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Shades of Green: a closer look at nature

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“Shades of Green,” a column on environmental issues related to the UIC community, appears monthly in UIC News.

David Wise has been an ecologist since the first Earth Day celebration in 1970.

“Most people didn’t know what ecology was,” recalls Wise, professor of biological sciences and associate director of the Institute for Environmental Science Policy.

In those days, the intellectual divide between ecologists — who study nature — and environmentalists — who study human impacts on nature — was pronounced.

His interest in nature began with family vacations, camping in Michigan and the Sierras and staying at a cabin in the woods.

“I looked for a profession where I could work outside,” says Wise, who decided to study ecology when he was an undergrad working at the Rocky Mountain Biological Laboratory.

“But I haven’t worked outside for years and years!”

Wise is co-chair of the Chicago Wilderness Science Team, which collaborates on projects related to the dynamics of social-ecological systems in the Chicago area.

The team includes colleagues from UIC, UIUC, DePaul and Loyola; the Field Museum, Lincoln Park Zoo and Chicago Botanic Garden; the U.S. Forest Service, the city’s Department of Environment, county forest preserve districts and community land trusts.

“The underlying assumption is that you can’t study nature and humans independently of each other,” explains Wise, co-chair of the Chancellor’s Committee on Sustainability and Energy.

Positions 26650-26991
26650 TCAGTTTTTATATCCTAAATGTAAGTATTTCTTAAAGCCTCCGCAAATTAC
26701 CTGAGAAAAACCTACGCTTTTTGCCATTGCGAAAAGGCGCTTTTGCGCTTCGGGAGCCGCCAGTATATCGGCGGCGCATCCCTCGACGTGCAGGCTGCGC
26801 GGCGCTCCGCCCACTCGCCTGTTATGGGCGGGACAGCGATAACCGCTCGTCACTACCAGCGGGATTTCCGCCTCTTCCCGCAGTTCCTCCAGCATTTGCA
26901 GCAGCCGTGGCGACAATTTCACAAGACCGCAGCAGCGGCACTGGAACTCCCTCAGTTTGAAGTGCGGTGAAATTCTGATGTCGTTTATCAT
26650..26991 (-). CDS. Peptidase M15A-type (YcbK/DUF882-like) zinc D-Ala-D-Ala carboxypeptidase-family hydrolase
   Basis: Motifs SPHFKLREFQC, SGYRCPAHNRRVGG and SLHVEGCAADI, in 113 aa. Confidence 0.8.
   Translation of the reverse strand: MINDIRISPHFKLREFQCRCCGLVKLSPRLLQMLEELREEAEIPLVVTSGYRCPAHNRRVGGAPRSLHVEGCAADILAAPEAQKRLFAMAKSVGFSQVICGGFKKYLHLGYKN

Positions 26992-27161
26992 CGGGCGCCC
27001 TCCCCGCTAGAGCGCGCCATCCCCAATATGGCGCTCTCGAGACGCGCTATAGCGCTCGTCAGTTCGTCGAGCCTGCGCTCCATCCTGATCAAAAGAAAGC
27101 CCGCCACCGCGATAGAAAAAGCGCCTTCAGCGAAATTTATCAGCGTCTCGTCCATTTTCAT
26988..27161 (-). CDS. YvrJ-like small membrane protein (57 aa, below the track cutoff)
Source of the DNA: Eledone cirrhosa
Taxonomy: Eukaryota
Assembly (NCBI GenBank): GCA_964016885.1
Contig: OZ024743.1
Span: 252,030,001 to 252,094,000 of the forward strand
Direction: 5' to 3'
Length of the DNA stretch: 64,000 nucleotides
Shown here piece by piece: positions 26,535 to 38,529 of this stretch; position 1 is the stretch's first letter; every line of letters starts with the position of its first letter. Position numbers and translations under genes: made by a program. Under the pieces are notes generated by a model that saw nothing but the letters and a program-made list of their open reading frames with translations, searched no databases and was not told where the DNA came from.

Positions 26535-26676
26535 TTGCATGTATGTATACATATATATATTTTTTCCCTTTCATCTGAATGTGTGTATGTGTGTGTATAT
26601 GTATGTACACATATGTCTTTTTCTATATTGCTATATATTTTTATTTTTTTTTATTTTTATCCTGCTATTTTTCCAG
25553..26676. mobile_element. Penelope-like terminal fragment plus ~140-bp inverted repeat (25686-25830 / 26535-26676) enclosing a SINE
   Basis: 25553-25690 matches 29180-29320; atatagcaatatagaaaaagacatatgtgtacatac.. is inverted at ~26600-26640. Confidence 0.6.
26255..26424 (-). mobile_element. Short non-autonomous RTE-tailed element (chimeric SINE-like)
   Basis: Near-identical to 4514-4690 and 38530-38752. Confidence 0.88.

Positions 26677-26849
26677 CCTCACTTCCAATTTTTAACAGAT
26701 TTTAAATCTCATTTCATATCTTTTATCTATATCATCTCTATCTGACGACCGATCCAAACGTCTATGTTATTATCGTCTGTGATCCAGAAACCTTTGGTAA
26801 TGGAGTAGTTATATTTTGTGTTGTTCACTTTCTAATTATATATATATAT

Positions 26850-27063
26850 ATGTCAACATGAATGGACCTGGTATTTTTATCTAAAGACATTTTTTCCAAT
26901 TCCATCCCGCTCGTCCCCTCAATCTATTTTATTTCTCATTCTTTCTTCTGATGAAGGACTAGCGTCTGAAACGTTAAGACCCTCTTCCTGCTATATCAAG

“And you can’t construct sustainable, resilient systems without understanding ecosystem processes. This is a revolution in thinking in the last few years.”

Humans have become a force of nature and there is no “balance of nature” without them, he says, adding, “we can’t escape the moral responsibility for engineering the world’s ecosystems.”

Wise believes personal actions are important, but collective actions are more important.

“The sciences have been aware for over a generation that humans are changing the global environment,” he says.

“Sustainability teaches us that we live in a finite world. We must support painful collective action — incentives and legislation — and support politicians who are willing to make difficult decisions.”

Kate Yoshida is program coordinator in the Office of the Sustainability.

David Wise: “we can’t escape the moral responsibility for engineering the world’s ecosystems.”

David Wise

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